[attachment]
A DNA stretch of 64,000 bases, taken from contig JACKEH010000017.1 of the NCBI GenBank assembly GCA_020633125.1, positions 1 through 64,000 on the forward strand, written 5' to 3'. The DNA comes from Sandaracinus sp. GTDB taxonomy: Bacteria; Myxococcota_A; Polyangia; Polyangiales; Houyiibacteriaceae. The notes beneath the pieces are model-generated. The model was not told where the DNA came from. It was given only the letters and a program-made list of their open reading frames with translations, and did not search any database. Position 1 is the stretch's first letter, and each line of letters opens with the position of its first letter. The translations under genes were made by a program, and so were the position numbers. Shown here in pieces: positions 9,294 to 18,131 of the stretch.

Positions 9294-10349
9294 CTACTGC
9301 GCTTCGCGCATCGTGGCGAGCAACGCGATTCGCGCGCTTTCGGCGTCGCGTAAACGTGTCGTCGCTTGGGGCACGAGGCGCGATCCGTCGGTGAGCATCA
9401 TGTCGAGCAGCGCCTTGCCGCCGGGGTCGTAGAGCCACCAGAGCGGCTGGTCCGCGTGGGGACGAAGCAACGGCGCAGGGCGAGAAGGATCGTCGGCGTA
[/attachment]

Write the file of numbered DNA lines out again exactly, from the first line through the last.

A DNA stretch of 64,000 bases, taken from contig JACKEH010000017.1 of the NCBI GenBank assembly GCA_020633125.1, positions 1 through 64,000 on the forward strand, written 5' to 3'. The DNA comes from Sandaracinus sp. GTDB taxonomy: Bacteria; Myxococcota_A; Polyangia; Polyangiales; Houyiibacteriaceae. The notes beneath the pieces are model-generated. The model was not told where the DNA came from. It was given only the letters and a program-made list of their open reading frames with translations, and did not search any database. Position 1 is the stretch's first letter, and each line of letters opens with the position of its first letter. The translations under genes were made by a program, and so were the position numbers. Shown here in pieces: positions 9,294 to 18,131 of the stretch.

Positions 9294-10349
9294 CTACTGC
9301 GCTTCGCGCATCGTGGCGAGCAACGCGATTCGCGCGCTTTCGGCGTCGCGTAAACGTGTCGTCGCTTGGGGCACGAGGCGCGATCCGTCGGTGAGCATCA
9401 TGTCGAGCAGCGCCTTGCCGCCGGGGTCGTAGAGCCACCAGAGCGGCTGGTCCGCGTGGGGACGAAGCAACGGCGCAGGGCGAGAAGGATCGTCGGCGTA